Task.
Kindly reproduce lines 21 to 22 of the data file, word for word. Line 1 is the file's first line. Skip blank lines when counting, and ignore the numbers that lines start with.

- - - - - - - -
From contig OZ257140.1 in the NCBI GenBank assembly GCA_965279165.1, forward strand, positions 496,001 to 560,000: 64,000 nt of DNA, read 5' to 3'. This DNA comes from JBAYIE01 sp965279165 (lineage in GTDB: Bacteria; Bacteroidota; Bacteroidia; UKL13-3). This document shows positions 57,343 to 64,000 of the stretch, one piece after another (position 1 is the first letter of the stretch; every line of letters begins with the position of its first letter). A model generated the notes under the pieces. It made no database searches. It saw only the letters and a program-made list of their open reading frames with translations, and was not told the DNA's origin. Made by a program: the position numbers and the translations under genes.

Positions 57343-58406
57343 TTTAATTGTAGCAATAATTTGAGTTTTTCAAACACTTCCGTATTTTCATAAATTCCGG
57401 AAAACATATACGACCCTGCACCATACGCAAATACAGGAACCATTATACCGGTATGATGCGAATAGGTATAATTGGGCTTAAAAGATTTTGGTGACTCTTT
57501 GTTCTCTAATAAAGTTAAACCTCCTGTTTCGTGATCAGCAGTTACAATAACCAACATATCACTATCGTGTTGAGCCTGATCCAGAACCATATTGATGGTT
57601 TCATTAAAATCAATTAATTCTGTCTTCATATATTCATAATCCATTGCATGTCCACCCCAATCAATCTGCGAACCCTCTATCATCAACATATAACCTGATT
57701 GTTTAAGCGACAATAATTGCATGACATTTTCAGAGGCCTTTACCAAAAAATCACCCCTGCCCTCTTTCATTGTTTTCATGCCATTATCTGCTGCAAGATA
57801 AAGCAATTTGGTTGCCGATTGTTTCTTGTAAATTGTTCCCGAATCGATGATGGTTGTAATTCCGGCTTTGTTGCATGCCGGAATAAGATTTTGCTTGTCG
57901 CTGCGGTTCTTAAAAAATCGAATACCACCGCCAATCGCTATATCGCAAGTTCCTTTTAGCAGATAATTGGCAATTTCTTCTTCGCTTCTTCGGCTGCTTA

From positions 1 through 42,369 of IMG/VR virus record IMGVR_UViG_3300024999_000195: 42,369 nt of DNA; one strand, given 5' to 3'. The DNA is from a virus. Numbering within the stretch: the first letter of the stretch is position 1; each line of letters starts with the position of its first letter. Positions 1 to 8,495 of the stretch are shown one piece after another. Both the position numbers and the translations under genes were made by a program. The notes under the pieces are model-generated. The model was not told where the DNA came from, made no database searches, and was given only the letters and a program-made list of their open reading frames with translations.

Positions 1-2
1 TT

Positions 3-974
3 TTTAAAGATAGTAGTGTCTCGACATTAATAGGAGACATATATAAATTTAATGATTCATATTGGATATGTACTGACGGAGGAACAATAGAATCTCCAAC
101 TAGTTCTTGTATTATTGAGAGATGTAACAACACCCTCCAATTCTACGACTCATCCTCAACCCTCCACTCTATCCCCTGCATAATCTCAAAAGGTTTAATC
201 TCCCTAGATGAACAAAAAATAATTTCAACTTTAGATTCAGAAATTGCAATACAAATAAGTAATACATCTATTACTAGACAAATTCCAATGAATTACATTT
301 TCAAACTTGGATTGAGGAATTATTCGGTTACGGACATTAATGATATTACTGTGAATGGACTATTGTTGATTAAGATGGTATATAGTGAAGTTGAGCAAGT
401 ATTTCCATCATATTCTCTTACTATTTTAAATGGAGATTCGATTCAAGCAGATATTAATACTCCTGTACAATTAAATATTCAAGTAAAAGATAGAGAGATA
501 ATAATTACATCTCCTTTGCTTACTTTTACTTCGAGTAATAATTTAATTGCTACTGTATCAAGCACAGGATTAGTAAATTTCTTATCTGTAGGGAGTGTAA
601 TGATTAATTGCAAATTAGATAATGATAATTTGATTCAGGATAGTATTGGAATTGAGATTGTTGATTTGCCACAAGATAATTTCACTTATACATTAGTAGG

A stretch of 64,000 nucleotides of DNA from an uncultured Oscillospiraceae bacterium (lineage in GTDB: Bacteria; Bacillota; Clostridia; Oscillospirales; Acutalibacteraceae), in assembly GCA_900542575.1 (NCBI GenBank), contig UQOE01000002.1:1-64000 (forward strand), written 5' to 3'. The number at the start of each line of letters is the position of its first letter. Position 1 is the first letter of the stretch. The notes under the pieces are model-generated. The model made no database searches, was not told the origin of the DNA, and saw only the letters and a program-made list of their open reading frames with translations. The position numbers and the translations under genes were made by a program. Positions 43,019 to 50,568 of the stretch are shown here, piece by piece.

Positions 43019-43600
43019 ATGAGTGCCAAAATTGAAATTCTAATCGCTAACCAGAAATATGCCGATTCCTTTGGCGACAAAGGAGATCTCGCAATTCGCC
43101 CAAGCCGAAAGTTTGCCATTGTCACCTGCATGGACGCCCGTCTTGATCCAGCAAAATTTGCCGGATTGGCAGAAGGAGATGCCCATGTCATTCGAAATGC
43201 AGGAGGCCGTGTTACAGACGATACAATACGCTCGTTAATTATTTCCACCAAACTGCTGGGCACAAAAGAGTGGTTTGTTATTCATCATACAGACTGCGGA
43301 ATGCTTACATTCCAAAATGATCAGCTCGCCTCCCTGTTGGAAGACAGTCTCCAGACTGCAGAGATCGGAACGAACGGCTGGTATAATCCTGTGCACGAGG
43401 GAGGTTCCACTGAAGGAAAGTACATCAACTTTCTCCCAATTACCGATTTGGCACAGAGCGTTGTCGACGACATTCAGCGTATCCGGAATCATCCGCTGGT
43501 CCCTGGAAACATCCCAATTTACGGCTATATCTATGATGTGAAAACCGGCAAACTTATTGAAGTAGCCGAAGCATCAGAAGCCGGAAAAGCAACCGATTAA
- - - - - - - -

A stretch of 64,000 nucleotides of DNA from an uncultured Oscillospiraceae bacterium (lineage in GTDB: Bacteria; Bacillota; Clostridia; Oscillospirales; Acutalibacteraceae), in assembly GCA_900542575.1 (NCBI GenBank), contig UQOE01000002.1:1-64000 (forward strand), written 5' to 3'. The number at the start of each line of letters is the position of its first letter. Position 1 is the first letter of the stretch. The notes under the pieces are model-generated. The model made no database searches, was not told the origin of the DNA, and saw only the letters and a program-made list of their open reading frames with translations. The position numbers and the translations under genes were made by a program. Positions 43,019 to 50,568 of the stretch are shown here, piece by piece.

Positions 43019-43600